Using Dish Soap as Insecticide
The most popular reason to use soapy water for plants is an insecticide. While we’re not entirely sure how this works, the best guess is that it washes off some of the insect’s protective coating on their body, causing them to dry out.
Soapy water for aphids is one of the most common uses, but it also works on other soft-bodied insects like whiteflies, thrips, and mites. However, it doesn’t work on larger pests like caterpillars and beetles. But this also means it is safe for most pollinators and large insects!
I use dish soap (castile soap) in my pest deterrent spray. It makes the concoction stick to the insect or the animal, helping to keep them away from your plants.
True dish soap (castile soap) works best when you directly spray the insect. It won’t be as effective if you’re spraying the plant, and we want to avoid getting soap on the plant as much as possible not to damage it. Turn over the leaves and coat the insects only as best as you can.
Using Dish Soap for Fruit Flies
Soap water works for more than just pests on plants but also for fruit flies.
A while ago, I did a little experiment at my house with the fruit fly trap. I first made it when I had a ton of fruit flies in the kitchen. I filled my trap (you can see how I did it in this fruit fly trap tutorial) with water and apple cider vinegar, but I didn’t put any soap in the mixture.
The fruit flies were able to fly right into the trap, but they weren’t dying. Instead, they were flying around within the trap until some of them eventually died.
But when I added a couple of drops of dish soap, the fruit flies fell down into the liquid as soon as they touched this.
Dish soap breaks the surface tension on the water, causing the insects to sink and drown. It makes the world of a difference when making a simple fruit fly trap at home.
Since this concoction isn’t going on your plants, feel free to use any dish soap or dish detergent.
Using Dish Soap and Vinegar in the Garden
Another common DIY concoction is combining dish soap and vinegar, as well as salt, as a natural weed killer.
I already talked about this in-depth in my post about using vinegar in the garden, but I’ll mention it again here. This is not a good alternative to simply picking weeds.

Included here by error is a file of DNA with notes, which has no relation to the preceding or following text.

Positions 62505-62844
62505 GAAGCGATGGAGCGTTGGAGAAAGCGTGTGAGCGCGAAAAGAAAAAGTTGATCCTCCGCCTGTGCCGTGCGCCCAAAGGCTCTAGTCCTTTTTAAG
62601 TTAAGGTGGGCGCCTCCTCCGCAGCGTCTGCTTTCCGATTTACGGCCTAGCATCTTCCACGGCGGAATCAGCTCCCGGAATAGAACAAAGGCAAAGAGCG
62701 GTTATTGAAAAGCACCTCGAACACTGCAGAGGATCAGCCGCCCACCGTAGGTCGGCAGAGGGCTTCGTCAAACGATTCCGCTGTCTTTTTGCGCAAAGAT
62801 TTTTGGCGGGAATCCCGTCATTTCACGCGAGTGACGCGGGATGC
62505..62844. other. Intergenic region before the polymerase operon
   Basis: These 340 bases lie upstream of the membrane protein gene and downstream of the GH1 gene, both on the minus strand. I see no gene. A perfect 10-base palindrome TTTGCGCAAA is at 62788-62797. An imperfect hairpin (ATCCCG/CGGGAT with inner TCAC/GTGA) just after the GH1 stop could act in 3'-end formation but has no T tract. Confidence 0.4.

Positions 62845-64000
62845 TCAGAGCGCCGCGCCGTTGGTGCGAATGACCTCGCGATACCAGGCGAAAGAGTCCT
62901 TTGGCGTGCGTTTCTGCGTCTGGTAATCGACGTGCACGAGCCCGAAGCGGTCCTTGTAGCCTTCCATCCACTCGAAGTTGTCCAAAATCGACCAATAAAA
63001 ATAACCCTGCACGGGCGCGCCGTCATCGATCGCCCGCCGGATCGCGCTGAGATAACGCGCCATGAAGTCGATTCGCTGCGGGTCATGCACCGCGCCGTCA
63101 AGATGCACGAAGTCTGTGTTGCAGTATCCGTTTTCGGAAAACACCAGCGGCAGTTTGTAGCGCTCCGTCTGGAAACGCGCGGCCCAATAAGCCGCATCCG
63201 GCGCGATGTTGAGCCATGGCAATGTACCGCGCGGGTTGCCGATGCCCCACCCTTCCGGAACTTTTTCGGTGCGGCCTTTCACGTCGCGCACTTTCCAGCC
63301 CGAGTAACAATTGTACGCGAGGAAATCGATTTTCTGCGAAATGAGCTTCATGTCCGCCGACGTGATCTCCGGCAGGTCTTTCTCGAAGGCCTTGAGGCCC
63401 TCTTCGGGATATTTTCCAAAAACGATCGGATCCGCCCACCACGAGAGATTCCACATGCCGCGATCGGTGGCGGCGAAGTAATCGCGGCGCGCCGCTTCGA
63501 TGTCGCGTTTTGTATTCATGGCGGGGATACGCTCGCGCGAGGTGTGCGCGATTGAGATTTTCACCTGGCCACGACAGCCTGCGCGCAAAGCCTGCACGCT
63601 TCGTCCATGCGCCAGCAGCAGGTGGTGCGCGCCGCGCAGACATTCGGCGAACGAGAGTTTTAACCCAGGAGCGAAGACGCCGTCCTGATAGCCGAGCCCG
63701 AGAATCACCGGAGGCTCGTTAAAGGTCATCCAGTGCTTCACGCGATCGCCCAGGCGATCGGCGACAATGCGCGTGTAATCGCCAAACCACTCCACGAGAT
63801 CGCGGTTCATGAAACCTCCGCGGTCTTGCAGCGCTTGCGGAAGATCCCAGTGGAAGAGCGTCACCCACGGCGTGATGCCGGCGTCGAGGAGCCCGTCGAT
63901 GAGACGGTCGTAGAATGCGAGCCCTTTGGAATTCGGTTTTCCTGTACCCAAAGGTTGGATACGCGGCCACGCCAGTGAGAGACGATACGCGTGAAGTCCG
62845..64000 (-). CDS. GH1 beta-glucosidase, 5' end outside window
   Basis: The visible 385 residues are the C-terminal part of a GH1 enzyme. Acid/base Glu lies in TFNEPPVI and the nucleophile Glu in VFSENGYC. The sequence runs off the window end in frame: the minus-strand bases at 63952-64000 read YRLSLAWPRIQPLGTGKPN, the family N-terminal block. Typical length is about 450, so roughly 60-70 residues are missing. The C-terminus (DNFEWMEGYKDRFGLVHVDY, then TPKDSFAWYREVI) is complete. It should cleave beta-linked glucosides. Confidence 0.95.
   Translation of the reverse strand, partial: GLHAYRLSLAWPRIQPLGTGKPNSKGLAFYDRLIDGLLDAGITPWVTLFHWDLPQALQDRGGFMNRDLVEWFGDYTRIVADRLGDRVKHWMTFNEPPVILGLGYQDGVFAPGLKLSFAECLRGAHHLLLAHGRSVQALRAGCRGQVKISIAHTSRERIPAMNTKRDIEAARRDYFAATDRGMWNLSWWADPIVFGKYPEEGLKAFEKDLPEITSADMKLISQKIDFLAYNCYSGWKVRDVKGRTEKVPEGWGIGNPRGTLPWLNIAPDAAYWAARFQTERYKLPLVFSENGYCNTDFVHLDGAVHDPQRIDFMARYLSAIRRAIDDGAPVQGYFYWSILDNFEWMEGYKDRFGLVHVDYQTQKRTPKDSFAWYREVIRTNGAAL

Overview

Vinegar can be harmful to plants, soil, wildlife, and microorganisms. Yes, it can kill weeds, but it can also harm other things in your garden as well.
Dish soap and vinegar sprays also have a tendency only to kill the leaves, not the root. So, the plant will likely return after spraying it.
Similar to how dish soap can strip essential oils coating plants, it can also damage grass if used in high concentrations. However, it’s not the most effective way to kill grass. It works best as an insecticide. If you have an infestation and want to use soapy water as a homemade insecticide, make sure you dilute the soap to about a 2% ratio with water.
If you properly dilute the dish soap, you do not need to rinse it off your plants. That being said, I highly recommend you test out a few leaves and watch for any adverse reactions before spraying the entire plant!
While I have not personally tried it, some people leave bars of scented soap in their yards to help repel unwanted pests. Just like dish soap, this can also be potentially damaging to plants. Instead, I suggest you try hanging bars of soap in your garden to repel plant-hungry animals like rabbits and deer. This homemade Irish Spring soap should do the trick nicely!
So that’s how I use dish soap and soapy water for plants! Or, more accurately, very small, measured, and diluted concentrations of castile soap. Let me know if you have any more questions in the comments below.